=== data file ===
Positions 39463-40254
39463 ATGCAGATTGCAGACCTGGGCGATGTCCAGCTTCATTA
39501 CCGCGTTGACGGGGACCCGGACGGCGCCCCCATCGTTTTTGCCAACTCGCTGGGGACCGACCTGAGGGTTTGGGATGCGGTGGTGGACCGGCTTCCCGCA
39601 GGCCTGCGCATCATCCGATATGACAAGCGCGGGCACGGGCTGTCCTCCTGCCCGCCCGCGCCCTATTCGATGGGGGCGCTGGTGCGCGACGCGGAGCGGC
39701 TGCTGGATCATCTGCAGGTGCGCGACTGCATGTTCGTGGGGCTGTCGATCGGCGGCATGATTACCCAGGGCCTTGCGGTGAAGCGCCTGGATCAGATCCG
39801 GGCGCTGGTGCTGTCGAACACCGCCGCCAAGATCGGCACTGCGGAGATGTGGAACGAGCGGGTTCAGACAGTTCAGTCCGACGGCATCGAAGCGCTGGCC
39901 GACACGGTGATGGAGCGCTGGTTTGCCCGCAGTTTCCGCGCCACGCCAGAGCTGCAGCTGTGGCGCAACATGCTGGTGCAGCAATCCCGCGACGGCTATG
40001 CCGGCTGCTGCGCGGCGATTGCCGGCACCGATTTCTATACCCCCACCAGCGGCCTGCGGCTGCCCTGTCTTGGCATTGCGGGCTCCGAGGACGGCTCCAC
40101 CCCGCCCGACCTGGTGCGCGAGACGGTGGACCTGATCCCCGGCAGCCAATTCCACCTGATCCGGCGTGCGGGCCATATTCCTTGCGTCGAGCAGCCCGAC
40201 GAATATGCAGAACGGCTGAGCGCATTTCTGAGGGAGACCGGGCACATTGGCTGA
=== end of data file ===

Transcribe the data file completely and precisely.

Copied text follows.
Positions 39463-40254
39463 ATGCAGATTGCAGACCTGGGCGATGTCCAGCTTCATTA
39501 CCGCGTTGACGGGGACCCGGACGGCGCCCCCATCGTTTTTGCCAACTCGCTGGGGACCGACCTGAGGGTTTGGGATGCGGTGGTGGACCGGCTTCCCGCA
39601 GGCCTGCGCATCATCCGATATGACAAGCGCGGGCACGGGCTGTCCTCCTGCCCGCCCGCGCCCTATTCGATGGGGGCGCTGGTGCGCGACGCGGAGCGGC
39701 TGCTGGATCATCTGCAGGTGCGCGACTGCATGTTCGTGGGGCTGTCGATCGGCGGCATGATTACCCAGGGCCTTGCGGTGAAGCGCCTGGATCAGATCCG
39801 GGCGCTGGTGCTGTCGAACACCGCCGCCAAGATCGGCACTGCGGAGATGTGGAACGAGCGGGTTCAGACAGTTCAGTCCGACGGCATCGAAGCGCTGGCC
39901 GACACGGTGATGGAGCGCTGGTTTGCCCGCAGTTTCCGCGCCACGCCAGAGCTGCAGCTGTGGCGCAACATGCTGGTGCAGCAATCCCGCGACGGCTATG
40001 CCGGCTGCTGCGCGGCGATTGCCGGCACCGATTTCTATACCCCCACCAGCGGCCTGCGGCTGCCCTGTCTTGGCATTGCGGGCTCCGAGGACGGCTCCAC
40101 CCCGCCCGACCTGGTGCGCGAGACGGTGGACCTGATCCCCGGCAGCCAATTCCACCTGATCCGGCGTGCGGGCCATATTCCTTGCGTCGAGCAGCCCGAC
40201 GAATATGCAGAACGGCTGAGCGCATTTCTGAGGGAGACCGGGCACATTGGCTGA